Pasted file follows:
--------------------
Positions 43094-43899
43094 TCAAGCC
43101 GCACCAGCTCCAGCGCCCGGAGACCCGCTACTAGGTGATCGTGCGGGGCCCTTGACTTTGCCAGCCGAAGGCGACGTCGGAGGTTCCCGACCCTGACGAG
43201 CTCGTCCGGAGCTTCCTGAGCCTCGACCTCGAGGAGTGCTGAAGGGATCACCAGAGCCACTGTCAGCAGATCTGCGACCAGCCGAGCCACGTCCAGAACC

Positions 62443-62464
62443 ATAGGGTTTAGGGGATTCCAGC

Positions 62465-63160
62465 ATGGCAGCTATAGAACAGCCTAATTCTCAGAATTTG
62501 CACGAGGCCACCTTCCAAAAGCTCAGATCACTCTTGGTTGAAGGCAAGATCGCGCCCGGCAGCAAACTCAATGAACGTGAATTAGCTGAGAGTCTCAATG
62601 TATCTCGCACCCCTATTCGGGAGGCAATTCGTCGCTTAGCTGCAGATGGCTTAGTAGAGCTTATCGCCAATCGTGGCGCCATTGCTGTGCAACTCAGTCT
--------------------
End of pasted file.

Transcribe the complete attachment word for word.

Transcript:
Positions 43094-43899
43094 TCAAGCC
43101 GCACCAGCTCCAGCGCCCGGAGACCCGCTACTAGGTGATCGTGCGGGGCCCTTGACTTTGCCAGCCGAAGGCGACGTCGGAGGTTCCCGACCCTGACGAG
43201 CTCGTCCGGAGCTTCCTGAGCCTCGACCTCGAGGAGTGCTGAAGGGATCACCAGAGCCACTGTCAGCAGATCTGCGACCAGCCGAGCCACGTCCAGAACC

Positions 62443-62464
62443 ATAGGGTTTAGGGGATTCCAGC

Positions 62465-63160
62465 ATGGCAGCTATAGAACAGCCTAATTCTCAGAATTTG
62501 CACGAGGCCACCTTCCAAAAGCTCAGATCACTCTTGGTTGAAGGCAAGATCGCGCCCGGCAGCAAACTCAATGAACGTGAATTAGCTGAGAGTCTCAATG
62601 TATCTCGCACCCCTATTCGGGAGGCAATTCGTCGCTTAGCTGCAGATGGCTTAGTAGAGCTTATCGCCAATCGTGGCGCCATTGCTGTGCAACTCAGTCT